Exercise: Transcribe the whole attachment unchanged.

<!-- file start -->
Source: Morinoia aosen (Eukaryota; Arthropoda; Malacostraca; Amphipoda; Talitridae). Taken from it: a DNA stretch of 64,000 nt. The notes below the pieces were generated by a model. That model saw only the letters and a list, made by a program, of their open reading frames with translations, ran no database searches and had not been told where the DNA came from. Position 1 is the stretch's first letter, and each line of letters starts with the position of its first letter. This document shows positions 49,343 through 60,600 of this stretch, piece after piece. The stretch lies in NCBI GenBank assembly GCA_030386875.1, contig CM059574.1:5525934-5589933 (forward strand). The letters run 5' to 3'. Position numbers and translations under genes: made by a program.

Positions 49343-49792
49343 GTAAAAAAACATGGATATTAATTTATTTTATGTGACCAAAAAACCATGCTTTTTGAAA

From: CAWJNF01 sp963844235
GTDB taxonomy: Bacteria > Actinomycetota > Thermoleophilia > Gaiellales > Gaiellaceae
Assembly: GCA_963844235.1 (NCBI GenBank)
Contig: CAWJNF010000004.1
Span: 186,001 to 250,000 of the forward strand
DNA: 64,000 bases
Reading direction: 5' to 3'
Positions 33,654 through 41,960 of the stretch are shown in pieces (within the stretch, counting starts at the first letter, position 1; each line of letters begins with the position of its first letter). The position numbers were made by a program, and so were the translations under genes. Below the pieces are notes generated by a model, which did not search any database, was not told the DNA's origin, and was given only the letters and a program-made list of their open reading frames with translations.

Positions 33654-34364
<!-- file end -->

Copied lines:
Source: Morinoia aosen (Eukaryota; Arthropoda; Malacostraca; Amphipoda; Talitridae). Taken from it: a DNA stretch of 64,000 nt. The notes below the pieces were generated by a model. That model saw only the letters and a list, made by a program, of their open reading frames with translations, ran no database searches and had not been told where the DNA came from. Position 1 is the stretch's first letter, and each line of letters starts with the position of its first letter. This document shows positions 49,343 through 60,600 of this stretch, piece after piece. The stretch lies in NCBI GenBank assembly GCA_030386875.1, contig CM059574.1:5525934-5589933 (forward strand). The letters run 5' to 3'. Position numbers and translations under genes: made by a program.

Positions 49343-49792
49343 GTAAAAAAACATGGATATTAATTTATTTTATGTGACCAAAAAACCATGCTTTTTGAAA

From: CAWJNF01 sp963844235
GTDB taxonomy: Bacteria > Actinomycetota > Thermoleophilia > Gaiellales > Gaiellaceae
Assembly: GCA_963844235.1 (NCBI GenBank)
Contig: CAWJNF010000004.1
Span: 186,001 to 250,000 of the forward strand
DNA: 64,000 bases
Reading direction: 5' to 3'
Positions 33,654 through 41,960 of the stretch are shown in pieces (within the stretch, counting starts at the first letter, position 1; each line of letters begins with the position of its first letter). The position numbers were made by a program, and so were the translations under genes. Below the pieces are notes generated by a model, which did not search any database, was not told the DNA's origin, and was given only the letters and a program-made list of their open reading frames with translations.

Positions 33654-34364